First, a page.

Jodi Hills

So this is who I am – a writer that paints, a painter that writes…


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The twirl.

Some mothers make a path. Mine made a runway.

It was my first job out of university. Just sixty miles from my hometown, but it was a huge step – maybe all first steps are. I was to make a fashion show for wives of clients. I had never done anything like it before, but Crossroads mall was just down the road, and I had indeed been training there, with my mother since I was a little girl.

I don’t remember her first response. I wasn’t even really asking. We both knew she was going to be in it. She had loved fashion her whole life. She was made for this – the runway. Even if others in her small town didn’t always see it, I could. So clearly. What a joy. A privilege. To see someone.

We went to the mall for fittings. Confidence grew from giggles to twirls. It all went so fast. Soon the music was playing and the lights were shining. Her outfit was ahead of mine. My heart was beating so quickly. And then I saw her. At the end of the runway. Everything was in slow motion. I saw her twirl. And in that moment, I knew I could do anything.

The music, that seemed now to be coming directly from my mom, carried me down the runway.

There’s a song that asks the question, “How do we keep the music playing?” I just smile, and know, for me, it will never end.


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On Wobbly Knees.

Last night I finished reading the book Horse, by Geraldine Brooks. To simplify my review, I will just say, “Yes.” Was it good? Yes. Should I read it? Yes. Will I be moved? Yes. Will I learn something? Yes. Is it about horses? Yes. And more? Oh, Yes!!! It spans generations, covering the issues of slavery, racism, the Civil War, art, humanity — then and now. How far we’ve come, how extraordinarily far we have to go.

I suppose I was first drawn to read it because of the central figures of the horse paintings themselves. But then it became so much more. And that is the beauty of art. When it is done well, framed on canvas or bound in words, it conveys a story. A story so fluid that it carries you — carries you with the grace and elegance of chestnut legs in the Kentucky bluegrass.

But what’s it about??? Everyone always wants the short answer. I’m sorry, but the short answer is – read it.

It’s not lost on me that hanging above my head, as I turned from page to page, was my humble painting of a horse. It is entitled, “Unconditional.” And for me that is love. But how do we get there? The only path that I have found is empathy. And the clear path to empathy is education. When we know more — we do more. When we know better — we do better. So I read. And I read some more. And I write. And I write some more. I paint. And, well, more. And I just try to do better. Live better. Racing on my own fragile legs. Racing against time, and bigotry. Racing against everyone who is more than willing to bet against you. Racing away from the conditional.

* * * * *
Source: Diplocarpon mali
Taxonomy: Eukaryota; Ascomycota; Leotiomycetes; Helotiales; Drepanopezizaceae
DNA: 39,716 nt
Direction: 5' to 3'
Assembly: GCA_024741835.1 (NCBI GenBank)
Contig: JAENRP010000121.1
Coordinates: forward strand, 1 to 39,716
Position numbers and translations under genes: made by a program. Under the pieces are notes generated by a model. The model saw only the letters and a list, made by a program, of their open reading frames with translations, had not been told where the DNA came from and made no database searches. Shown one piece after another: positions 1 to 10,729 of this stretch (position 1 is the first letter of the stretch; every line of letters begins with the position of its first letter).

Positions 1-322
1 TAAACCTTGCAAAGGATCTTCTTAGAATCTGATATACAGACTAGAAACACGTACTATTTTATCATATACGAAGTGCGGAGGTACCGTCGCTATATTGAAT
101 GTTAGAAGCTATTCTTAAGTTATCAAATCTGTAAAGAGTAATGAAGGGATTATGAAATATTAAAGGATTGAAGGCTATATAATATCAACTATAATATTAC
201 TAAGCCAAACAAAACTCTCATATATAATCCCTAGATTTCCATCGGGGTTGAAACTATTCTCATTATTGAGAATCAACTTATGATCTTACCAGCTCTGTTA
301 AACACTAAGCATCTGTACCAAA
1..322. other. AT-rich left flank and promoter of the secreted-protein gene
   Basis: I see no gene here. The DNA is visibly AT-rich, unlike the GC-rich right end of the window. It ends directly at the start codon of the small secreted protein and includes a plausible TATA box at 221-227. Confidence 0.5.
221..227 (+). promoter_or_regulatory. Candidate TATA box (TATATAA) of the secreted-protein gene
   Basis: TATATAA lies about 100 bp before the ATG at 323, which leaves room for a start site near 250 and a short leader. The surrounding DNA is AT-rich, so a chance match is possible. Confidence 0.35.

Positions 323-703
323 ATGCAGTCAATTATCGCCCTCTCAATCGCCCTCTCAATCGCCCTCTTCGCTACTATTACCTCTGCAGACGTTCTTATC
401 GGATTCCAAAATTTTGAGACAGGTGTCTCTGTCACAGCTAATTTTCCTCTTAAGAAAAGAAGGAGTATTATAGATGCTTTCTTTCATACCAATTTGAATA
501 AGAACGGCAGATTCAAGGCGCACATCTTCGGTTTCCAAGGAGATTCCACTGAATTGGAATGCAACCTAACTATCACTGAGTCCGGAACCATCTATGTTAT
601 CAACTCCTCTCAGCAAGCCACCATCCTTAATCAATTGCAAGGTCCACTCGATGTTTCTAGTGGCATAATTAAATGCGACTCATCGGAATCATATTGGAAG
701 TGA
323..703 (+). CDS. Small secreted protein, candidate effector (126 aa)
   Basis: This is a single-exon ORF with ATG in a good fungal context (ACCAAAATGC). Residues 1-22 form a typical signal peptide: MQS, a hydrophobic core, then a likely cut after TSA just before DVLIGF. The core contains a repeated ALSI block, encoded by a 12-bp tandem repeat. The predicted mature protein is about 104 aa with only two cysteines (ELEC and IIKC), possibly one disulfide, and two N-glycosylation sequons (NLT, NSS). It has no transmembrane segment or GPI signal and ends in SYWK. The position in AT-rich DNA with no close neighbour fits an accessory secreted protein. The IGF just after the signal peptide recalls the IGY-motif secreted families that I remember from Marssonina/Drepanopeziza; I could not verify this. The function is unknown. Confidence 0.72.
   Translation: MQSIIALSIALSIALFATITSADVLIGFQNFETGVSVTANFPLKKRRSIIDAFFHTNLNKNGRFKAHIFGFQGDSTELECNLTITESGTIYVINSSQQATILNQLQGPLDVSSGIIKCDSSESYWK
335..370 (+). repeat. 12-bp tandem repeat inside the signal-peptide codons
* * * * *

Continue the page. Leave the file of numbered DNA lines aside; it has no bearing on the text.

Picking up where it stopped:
There was a popular song when I was a teenager, by Dan Fogelberg — Run for the Roses. My mom bought the 45. I played it again and again. For I was, just as the song began, “on wobbly knees, with mama beside you, to help you along…” And I was carried by the melody. Carried by the words —

“It’s breeding and it’s training
And it’s something unknown
That drives you
And carries you home
And it’s run for the roses
As fast as you can
Your fate is delivered
Your moment’s at hand
It’s the chance of a lifetime
In a lifetime of chance
And it’s high time you joined
In the dance.”

I didn’t have the word for it then – this “empathy” – this joining in the dance. But I could see the path. And I wanted to be on it. I still do. I’m still wobbling along, but I’m still learning. Maybe we all can. It’s more than “high time.”


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Bound.

I wanted to do some sketching yesterday. Whenever I need an idea of what to sketch, I fall back on the human figure. It is timeless. The purpose of figure painting, or any depiction of the figure in art, relates back to one of the main functionalities of art, and that is the communication of human experiences. It has been practiced since the beginning of time. It rests on the sides of caves, the walls of the Louvre. And just at the fingertips of our hearts.


I have many art books. I pulled a small one off the shelf, entitled Figures. I recognized the scent of the book, or should I say the bookstore. A mixture of wisdom and mildew, that only comes from words lived. The linen cover felt like home. I turned the book over to see if there was a sticker to confirm my memory. Yes. A tag from Magers and Quinn — one of my favorite bookstores in Minneapolis. I love all bookstores, but this was a favorite because of the figure that managed the store — Gary. Yes, the human experience. As we read books. Sold them. Held them. I learned of his life. Personal stories of his loves, his losses, his interests, his health, his heart.


Gary was my friend. We shared love – love of words on the page. It occurs to me now, that we, all of us, are just the words, looking to be bound together. Only making sense when we combine to make a story. An experience. The human experience.


So I paint the figures. Tell the stories. Hoping to connect. Because in this connection there is no time, no distance. When you tell me, “I needed this today,” or “I so related to this,” or “this was our story,” — my heart is full. We are in this together. Humans. Bound.